The Missing emphasizes adventure over hidden object gameplay
A college professor and a group of his students have gone missing on an isolated island in the Pacific Ocean. A search-and-rescue expert, you’re called in to save the group after a lone distress call was relayed to your plane. After crash-landing in the ocean and finding worrying photos on a digital camera, it becomes abundantly clear that the island isn’t a paradise, but in fact a dangerous playground for what looks to be an evil monster.
The Missing is an adventure game first, and a hidden object game second. You’re given a single difficulty setting (no ability to turn off the “sparkling” effects), and will have your hand held most of the way (even aside from the Collector’s Edition strategy guide, where applicable, which you’ll likely never touch). Hidden object scenes are few and far between, and the items in each tend to stand out well enough to allow you to quickly proceed. The rest of the game sees you traveling between a set of smaller islands as a mysterious creature with glowing red eyes stalks you.
Early on in this shortish story (easily under three hours), you’ll realize that some of these folks aren’t as innocent as they initially appeared, leaving you to fight for your own survival and escape from the island just as much as theirs (if not more). On top of the hidden object and adventure elements, you’ll also face a set of puzzles, most of which are readily available in any game of this type: tile sliding or rotation puzzles, those that have you connecting paths with rotating pipe pieces (a la Pipe Mania) and so on. The skip button doesn’t take very long to charge, but you likely won’t need to use it as none of the puzzles are overly challenging.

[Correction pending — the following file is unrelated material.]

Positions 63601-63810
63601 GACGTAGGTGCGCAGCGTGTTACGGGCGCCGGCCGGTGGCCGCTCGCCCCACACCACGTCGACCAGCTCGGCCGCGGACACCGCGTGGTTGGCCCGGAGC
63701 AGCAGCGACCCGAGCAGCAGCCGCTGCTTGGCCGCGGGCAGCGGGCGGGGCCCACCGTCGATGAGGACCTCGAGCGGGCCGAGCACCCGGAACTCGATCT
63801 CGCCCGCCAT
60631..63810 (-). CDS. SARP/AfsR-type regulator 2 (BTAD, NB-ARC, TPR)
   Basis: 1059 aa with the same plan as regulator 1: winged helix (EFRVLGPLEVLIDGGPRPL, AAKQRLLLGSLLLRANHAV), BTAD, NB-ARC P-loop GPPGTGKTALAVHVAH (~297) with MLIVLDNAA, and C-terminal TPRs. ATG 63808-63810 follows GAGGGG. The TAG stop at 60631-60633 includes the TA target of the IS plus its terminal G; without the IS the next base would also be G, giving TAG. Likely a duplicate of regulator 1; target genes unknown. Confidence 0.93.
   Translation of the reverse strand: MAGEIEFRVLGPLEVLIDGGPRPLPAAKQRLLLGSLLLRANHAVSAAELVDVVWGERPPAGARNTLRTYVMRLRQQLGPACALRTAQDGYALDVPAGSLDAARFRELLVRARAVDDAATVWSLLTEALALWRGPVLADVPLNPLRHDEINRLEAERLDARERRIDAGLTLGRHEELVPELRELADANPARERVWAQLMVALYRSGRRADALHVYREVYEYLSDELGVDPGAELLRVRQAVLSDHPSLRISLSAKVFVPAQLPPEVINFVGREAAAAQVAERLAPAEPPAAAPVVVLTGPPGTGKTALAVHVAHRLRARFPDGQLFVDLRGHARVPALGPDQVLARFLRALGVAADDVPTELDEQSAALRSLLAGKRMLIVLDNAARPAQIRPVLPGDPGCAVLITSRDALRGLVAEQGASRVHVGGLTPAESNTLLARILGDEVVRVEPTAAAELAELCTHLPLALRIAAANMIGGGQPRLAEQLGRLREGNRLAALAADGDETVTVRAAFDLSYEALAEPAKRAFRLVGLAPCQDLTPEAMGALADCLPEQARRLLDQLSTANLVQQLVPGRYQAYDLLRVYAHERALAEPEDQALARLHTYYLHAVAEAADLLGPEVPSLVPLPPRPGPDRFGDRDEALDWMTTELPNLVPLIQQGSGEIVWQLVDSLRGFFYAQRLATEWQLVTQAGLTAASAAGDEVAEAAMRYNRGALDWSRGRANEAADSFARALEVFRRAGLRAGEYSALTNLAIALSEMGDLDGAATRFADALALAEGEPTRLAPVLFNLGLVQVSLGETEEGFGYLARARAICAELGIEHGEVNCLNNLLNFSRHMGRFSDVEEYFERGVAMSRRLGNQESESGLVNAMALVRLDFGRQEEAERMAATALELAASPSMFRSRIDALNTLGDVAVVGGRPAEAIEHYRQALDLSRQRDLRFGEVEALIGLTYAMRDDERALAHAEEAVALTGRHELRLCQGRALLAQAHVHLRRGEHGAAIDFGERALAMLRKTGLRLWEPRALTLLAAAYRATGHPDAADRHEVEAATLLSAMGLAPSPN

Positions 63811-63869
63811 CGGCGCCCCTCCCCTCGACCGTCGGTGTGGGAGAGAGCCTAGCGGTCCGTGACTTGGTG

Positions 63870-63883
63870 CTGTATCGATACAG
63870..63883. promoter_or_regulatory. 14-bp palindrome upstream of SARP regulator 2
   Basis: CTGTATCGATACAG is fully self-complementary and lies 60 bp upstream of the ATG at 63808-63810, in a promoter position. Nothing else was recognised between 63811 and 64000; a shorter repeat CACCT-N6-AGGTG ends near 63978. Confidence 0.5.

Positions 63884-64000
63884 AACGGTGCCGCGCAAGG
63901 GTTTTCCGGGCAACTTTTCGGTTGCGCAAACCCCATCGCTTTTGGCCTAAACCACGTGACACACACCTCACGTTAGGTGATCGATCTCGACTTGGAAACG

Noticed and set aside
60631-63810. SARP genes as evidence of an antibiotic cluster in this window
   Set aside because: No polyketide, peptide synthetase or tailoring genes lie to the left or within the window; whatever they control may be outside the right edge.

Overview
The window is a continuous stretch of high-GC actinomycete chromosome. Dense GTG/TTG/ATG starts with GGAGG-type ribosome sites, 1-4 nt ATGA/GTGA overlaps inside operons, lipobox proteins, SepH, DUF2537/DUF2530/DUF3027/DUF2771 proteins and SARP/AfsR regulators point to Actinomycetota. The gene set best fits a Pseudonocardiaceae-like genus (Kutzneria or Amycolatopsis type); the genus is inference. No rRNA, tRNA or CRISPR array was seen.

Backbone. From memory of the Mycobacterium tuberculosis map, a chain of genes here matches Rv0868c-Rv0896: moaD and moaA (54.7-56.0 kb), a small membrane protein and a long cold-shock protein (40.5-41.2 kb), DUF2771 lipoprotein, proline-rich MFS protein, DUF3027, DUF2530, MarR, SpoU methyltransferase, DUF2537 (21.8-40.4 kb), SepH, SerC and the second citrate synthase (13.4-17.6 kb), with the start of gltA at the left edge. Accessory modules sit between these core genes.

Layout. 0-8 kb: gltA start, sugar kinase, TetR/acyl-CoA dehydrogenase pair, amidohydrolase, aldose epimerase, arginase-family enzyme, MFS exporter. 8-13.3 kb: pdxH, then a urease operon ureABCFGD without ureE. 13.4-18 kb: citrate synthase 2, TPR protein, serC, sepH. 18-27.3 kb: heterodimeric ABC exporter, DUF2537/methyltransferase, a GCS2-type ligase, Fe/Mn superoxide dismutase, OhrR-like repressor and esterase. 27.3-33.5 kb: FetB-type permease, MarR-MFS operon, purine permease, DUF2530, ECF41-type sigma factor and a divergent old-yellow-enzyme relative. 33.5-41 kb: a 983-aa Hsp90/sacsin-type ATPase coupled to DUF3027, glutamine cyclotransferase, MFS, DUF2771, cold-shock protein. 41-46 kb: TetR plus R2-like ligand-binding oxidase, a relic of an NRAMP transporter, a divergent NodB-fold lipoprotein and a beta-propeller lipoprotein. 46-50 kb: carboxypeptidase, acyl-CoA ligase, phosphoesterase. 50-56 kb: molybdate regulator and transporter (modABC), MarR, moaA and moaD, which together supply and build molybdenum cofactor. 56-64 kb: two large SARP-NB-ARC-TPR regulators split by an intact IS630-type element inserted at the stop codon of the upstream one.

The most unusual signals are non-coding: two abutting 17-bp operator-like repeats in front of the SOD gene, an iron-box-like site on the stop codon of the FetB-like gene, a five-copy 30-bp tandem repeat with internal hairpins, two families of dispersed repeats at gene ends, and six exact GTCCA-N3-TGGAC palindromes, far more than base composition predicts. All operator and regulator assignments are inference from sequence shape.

Throughout all of this, you’ll be treated to some of the best sound effects and music that I’ve heard in a long time. This was so true that I actually played the game through headphones just to better envelope myself in the environments. It’s unfortunate that the graphics don’t hold up quite as well, as there are some bad character animations, and some blurry textures especially within hidden object scenes as things are stacked ten deep in a small area.
While The Missing lacks in many extras, there is an item collection task that lasts for most of the game’s story, as you’re asked to collect energy crystals for later use. These crystals at least add a bit of depth to each scene, as you’ll need to scan the environment for these objects before moving on. There’s also a bonus chapter available after the main story, but this too can be completed rather quickly.
Unfortunately, The Missing: A Search and Rescue Mystery is one of those games that has a lot of promise, with a few truly chilling moments in the beginning of the game, but falls flat as you learn more about these characters and their real goals and purposes for being on the island. That being said, the gameplay is solid, even for its short length, but should only be recommended to those who know what they’re getting before going in. That is, if you’d want more than a single hidden object scene every five-ten minutes, then this one probably isn’t for you.